City Deficits "Driven" by Suburban Patterns

As San Diego is paralyzed by the cost to maintain its infrastructure, Howard Blackson revels in a eureka moment, provided by Chuck Marohn, in recognizing the city's explicitly suburban pattern of development is a well-documented financial blunder.

1 minute read

April 24, 2012, 10:00 AM PDT

By Hazel Borys


Much of the projected city deficits these days are due to "upgrades" to existing infrastructure that require wider, faster roads, and other auto-centric design and programming. Blackson reviews last week's analysis of San Diego by Strong Town's Chuck Marohn, and suggests the first step to solving urban woes is to understand the root problem:

"I contend that we also need to reassess how we calculate for our current infrastructure deficits. Our deficit numbers include retrofitting older urban streets into wider, faster, more suburban thoroughfares in order to achieve the mythical Level of Service C, which in fact creates more congestion. We also calculate for conventional storm drains that move water as fast as possible from point A to Point Sea; rather than promoting a more economical and ecological Light Imprint network approach. And, our new park standards require large acreage, more expensively programmed, because it's easier to maintain with fewer city workers. These improvements are assumed to be built in a suburban pattern, which is impossible to build in existing neighborhoods where the deficits exist. According to Dr. Einstein, my city is clinically insane for using conventional suburban development patterns and regulations over and over again and expecting different urban outcomes."

Thanks to Hazel Borys

Monday, April 23, 2012 in PlaceShakers

Aerial view of Oceanwide Plaza skyscrapers covered with graffiti tags.

LA’s Abandoned Towers Loom as a “$1.2 Billion Ruin of Global Capital”

Oceanwide Plaza, shuttered mid-construction after its developer filed for bankruptcy, has stood vacant on prime Los Angeles real estate since 2019.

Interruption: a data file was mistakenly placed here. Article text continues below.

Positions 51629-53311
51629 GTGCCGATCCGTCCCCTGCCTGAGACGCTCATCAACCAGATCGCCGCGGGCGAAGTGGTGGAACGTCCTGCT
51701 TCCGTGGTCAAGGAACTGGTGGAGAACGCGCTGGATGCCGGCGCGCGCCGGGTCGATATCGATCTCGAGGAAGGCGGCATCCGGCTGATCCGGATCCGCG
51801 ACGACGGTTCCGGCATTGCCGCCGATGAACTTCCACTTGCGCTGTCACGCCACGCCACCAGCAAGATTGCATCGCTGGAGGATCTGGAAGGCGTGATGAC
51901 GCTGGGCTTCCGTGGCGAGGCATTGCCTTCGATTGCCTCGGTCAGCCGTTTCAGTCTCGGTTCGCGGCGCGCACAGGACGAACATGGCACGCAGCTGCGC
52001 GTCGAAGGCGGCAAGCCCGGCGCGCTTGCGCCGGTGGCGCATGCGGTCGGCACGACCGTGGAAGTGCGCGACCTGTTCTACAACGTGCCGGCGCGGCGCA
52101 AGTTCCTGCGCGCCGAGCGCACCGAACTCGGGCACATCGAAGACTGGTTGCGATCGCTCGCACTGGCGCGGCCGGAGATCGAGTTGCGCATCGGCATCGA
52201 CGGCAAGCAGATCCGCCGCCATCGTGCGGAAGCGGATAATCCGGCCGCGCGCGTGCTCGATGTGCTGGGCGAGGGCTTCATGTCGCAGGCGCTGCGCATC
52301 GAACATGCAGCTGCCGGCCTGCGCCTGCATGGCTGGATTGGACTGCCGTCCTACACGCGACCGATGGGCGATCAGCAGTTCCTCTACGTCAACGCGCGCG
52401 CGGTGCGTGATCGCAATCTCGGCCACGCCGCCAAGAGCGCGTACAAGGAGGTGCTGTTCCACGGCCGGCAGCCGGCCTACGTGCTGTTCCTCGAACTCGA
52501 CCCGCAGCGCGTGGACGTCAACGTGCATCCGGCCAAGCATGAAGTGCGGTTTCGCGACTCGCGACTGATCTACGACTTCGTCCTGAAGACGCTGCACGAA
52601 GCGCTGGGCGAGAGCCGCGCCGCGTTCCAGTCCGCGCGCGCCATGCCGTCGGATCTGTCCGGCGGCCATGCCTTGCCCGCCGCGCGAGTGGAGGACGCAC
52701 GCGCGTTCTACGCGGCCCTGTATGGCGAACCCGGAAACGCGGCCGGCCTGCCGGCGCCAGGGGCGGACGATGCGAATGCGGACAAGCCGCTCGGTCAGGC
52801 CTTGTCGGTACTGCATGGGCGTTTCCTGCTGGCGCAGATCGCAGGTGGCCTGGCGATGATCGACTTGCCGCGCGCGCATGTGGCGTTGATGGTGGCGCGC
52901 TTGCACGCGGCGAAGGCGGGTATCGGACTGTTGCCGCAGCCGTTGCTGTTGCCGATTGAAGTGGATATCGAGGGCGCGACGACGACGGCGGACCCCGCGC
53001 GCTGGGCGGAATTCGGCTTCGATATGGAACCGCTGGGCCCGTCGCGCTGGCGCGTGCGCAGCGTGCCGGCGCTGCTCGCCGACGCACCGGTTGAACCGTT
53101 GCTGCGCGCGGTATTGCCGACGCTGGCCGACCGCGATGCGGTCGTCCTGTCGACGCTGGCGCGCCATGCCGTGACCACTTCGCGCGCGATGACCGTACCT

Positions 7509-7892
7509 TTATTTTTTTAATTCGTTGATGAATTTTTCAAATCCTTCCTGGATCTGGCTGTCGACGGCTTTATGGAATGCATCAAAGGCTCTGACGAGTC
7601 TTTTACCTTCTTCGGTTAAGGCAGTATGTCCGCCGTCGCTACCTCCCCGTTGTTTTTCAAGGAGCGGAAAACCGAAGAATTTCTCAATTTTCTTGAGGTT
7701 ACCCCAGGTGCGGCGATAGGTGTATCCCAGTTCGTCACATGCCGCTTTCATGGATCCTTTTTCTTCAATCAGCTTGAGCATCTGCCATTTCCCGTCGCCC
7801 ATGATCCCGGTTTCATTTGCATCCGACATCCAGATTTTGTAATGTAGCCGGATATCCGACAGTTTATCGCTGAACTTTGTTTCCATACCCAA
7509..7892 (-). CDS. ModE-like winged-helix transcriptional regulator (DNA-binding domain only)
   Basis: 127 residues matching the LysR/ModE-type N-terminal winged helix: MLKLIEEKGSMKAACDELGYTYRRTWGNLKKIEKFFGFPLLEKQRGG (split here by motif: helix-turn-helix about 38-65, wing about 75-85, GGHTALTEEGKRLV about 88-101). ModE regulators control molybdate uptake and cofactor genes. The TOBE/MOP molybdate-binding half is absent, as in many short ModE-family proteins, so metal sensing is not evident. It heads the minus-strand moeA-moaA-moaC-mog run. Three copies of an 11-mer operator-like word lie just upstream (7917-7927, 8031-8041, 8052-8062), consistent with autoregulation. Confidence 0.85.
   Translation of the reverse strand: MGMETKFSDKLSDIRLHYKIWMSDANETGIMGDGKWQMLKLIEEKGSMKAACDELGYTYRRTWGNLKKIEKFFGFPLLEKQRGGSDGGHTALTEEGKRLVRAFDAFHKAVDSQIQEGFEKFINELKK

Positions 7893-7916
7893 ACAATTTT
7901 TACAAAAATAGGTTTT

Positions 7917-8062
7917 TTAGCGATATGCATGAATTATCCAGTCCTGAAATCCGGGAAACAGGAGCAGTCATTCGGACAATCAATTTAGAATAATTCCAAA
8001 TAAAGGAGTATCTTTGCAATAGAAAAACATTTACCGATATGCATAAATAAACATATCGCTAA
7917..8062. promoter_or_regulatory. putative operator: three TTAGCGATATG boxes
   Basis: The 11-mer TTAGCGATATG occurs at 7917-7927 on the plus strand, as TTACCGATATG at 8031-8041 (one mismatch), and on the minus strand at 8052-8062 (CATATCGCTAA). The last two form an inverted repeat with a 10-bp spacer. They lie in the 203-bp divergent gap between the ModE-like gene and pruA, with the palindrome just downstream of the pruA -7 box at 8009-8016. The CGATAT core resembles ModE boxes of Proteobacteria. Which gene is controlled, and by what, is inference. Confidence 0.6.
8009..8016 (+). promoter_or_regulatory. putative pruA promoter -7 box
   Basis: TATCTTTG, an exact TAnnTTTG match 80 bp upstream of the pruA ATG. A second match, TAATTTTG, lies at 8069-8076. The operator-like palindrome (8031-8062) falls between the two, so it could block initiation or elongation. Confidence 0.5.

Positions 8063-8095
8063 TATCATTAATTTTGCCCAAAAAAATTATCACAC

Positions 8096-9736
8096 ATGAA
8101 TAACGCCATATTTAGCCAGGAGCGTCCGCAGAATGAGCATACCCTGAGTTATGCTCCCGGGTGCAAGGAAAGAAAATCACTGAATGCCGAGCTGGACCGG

May 21, 2024 - The Architect's Newspaper

Entrance to a drive-through car wash at night with green 'Enter' sign.

Ohio Towns Move to Ban New Car Washes

City officials in northeast Ohio are putting limits on how many car wash facilities can open in their towns.

May 16, 2024 - News 5 Cleveland

Ornate, tan stone capitol building with a gold dome roof and low-rise city buildings in the background.

States Are Banning Guaranteed Income Programs

Four states now have laws in place that prevent cities and counties from creating or continuing guaranteed income programs, and several more have tried or are trying.

May 23, 2024 - Bloomberg CityLab

View of downtown Dallas, Texas skyline with skyscrapers against twilight sky.

Dallas Hopes to Boost Economy With TV and Film Tax Breaks

The Dallas city council voted unanimously to request a designation from the state that would allow the city to offer sales and use tax exemptions for redevelopment of TV and film production facilities.

May 27 - The Dallas Morning News

Close-up of mobile phone with Airbnb and VRBO app icons.

Proposed Bill Would Outlaw Nearly Half of Cleveland's Airbnbs

The proposed new ordinance aims to help combat the Cleveland's housing crunch and eliminate nuisance complaints related to short-term rental properties.

May 27 - Cleveland Scene

White and peach Florida state capitol building with palm trees in front in Tallahassee, Florida.

Florida Rolls Back Renewable Energy Goals

A new state law eliminates language calling for a reduction in greenhouse gas emissions and makes it easier to build natural gas pipelines.

May 27 - News Service of Florida

News from HUD User

HUD's Office of Policy Development and Research

Call for Speakers

Mpact Transit + Community

New Updates on PD&R Edge

HUD's Office of Policy Development and Research

Urban Design for Planners 1: Software Tools

This six-course series explores essential urban design concepts using open source software and equips planners with the tools they need to participate fully in the urban design process.

Planning for Universal Design

Learn the tools for implementing Universal Design in planning regulations.